When the skills shortage and retail sector are mentioned in the same breath, the mind immediately turns to a lack of customer service skills, with the finger pointed squarely at junior staff on the shop floor. But what about the top tier of the workforce, the managers and leaders whose decisions and actions define the way an organisation functions?
People wrongly presume that managers, because they have reached a position of authority, have learned their quota of skills and perform them to a high standard. But the fact is that the world of retail management is a fluid one, constantly being reformed by changes in consumer interest, needs of the workforce, or indeed legislation.
This is why it is important that managers undergo regular training, even those who work for organisations synonymous with high standards, such as Fortnum & Mason.
In January we approached our local Learning and Skills Council (LSC), the government agency tasked with raising skills across England, about providing a training course geared towards teaching NVQ Level 4 in Retail Management.
Having reviewed our development strategy, the London Central LSC provided the funding for 10 managers, including myself, to attend training sessions at Ladbroke Grove College in Kensington and Chelsea for one afternoon every three weeks. Attending sessions off site was an added bonus as it freed us from the possible distractions that may arise at work.
Over the course of the next eight months, each participant worked on compiling a portfolio of evidence which would prove certain skills and competencies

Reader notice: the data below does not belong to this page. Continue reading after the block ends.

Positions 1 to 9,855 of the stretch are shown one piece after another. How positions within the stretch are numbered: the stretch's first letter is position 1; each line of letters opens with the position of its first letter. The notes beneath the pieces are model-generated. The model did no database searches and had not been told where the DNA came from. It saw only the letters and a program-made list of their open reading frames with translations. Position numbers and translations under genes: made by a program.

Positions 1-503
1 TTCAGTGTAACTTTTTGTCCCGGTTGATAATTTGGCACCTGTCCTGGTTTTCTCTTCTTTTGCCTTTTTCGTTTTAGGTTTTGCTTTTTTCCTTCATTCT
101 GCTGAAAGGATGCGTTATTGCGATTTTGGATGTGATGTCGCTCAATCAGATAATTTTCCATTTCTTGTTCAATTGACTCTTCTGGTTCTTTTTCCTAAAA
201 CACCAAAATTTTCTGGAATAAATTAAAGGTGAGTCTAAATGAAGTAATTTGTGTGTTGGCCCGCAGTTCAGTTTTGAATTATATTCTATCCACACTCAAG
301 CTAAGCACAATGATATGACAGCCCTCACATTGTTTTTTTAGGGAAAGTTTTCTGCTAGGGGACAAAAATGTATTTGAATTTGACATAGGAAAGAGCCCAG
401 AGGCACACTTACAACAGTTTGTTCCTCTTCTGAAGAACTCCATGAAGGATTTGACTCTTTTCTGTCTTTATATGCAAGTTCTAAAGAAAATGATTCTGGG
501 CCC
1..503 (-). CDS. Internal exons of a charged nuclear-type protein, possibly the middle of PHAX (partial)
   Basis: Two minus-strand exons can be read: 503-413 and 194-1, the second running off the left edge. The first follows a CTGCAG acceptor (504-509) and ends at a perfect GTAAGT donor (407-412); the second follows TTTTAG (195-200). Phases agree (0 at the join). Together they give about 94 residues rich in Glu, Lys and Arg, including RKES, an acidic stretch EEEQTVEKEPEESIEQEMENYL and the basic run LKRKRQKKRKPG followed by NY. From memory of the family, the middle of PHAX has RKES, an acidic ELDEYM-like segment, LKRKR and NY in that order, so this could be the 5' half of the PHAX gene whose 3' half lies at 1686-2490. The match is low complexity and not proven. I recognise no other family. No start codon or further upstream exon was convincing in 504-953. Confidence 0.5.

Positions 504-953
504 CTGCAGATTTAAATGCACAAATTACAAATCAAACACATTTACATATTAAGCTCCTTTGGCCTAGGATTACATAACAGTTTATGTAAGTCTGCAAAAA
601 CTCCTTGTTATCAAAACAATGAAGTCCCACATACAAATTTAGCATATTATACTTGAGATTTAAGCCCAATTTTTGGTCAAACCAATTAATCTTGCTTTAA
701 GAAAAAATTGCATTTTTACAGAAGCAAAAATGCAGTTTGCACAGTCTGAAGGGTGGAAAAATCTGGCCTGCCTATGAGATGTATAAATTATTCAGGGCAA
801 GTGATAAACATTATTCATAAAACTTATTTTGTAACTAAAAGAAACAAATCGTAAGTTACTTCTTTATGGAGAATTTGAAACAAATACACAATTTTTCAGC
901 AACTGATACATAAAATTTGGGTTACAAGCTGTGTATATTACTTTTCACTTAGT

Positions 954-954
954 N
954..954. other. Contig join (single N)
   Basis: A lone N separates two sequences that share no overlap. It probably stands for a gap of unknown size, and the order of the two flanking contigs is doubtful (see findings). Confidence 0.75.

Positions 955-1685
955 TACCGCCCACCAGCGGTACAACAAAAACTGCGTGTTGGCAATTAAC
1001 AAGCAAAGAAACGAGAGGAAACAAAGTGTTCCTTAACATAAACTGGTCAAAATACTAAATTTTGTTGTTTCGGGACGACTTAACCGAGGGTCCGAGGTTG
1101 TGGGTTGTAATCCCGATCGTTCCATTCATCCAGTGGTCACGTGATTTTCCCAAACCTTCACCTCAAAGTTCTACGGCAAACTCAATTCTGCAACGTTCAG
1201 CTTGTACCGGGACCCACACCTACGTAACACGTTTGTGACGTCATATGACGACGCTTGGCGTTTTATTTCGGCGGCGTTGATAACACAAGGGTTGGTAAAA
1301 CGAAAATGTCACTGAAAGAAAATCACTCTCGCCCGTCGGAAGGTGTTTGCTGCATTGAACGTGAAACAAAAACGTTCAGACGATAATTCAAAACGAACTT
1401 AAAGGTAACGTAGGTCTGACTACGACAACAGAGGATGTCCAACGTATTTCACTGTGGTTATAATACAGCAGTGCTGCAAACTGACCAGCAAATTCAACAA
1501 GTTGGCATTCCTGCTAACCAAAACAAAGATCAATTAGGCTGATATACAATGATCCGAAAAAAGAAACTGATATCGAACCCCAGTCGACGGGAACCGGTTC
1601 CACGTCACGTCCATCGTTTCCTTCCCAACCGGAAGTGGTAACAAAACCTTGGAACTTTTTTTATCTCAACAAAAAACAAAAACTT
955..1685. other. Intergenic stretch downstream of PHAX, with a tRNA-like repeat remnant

had been learned and performed to the occupational standards.
This included writing reports, providing feedback from meetings and answering an in-depth questionnaire.
There was also a practical side to the qualification, based on assessors observing half-hour training sessions. This gave the participants close monitoring and invaluable tips for improvement.
The following August, eight of the original 10 participants passed with flying colours. Each of us had different reasons for taking the course. Because this is my first managerial position, I wanted confirmation that I was performing the job effectively. I was also keen to learn the skills that would help me progress to the next stage in my career.
As a result, my confidence has improved and I feel more able to organise my team and deal with problems competently.
Yet managers are not the only ones to benefit from the course. There are advantages for junior members of staff because they have a more efficient environment to work in and can learn from better-qualified people. In addition, managers who attended the course are now more adept at identifying the needs of the workforce and finding the most suitable solution.
The course is by no means exclusive to large retail organisations such as Fortnum & Mason. The LSC provides information and support for organisations of all shapes and sizes and can advise which form of training is best suited. The qualification in retail management was the most appropriate training course for us at the time.
For other organisations or staff, particularly when an organisation is employing younger people, modern apprenticeships might be the best way forward. The aim is always to provide a tailored solution to a specific problem.
According to research recently released by Investors in People UK, 47% of retail employees feel opportunities for personal development and training motivate staff to be very productive (this rated higher than a pay rise). This confirms how acutely aware the retail industry is of the need to have the right skills.
With the LSC on hand to provide the information and support, retail organisations across the UK have everything in place to exploit the excellent training opportunities open to them. A further source of useful information is Skillsmart - the Sector Skills Council for the retail industry.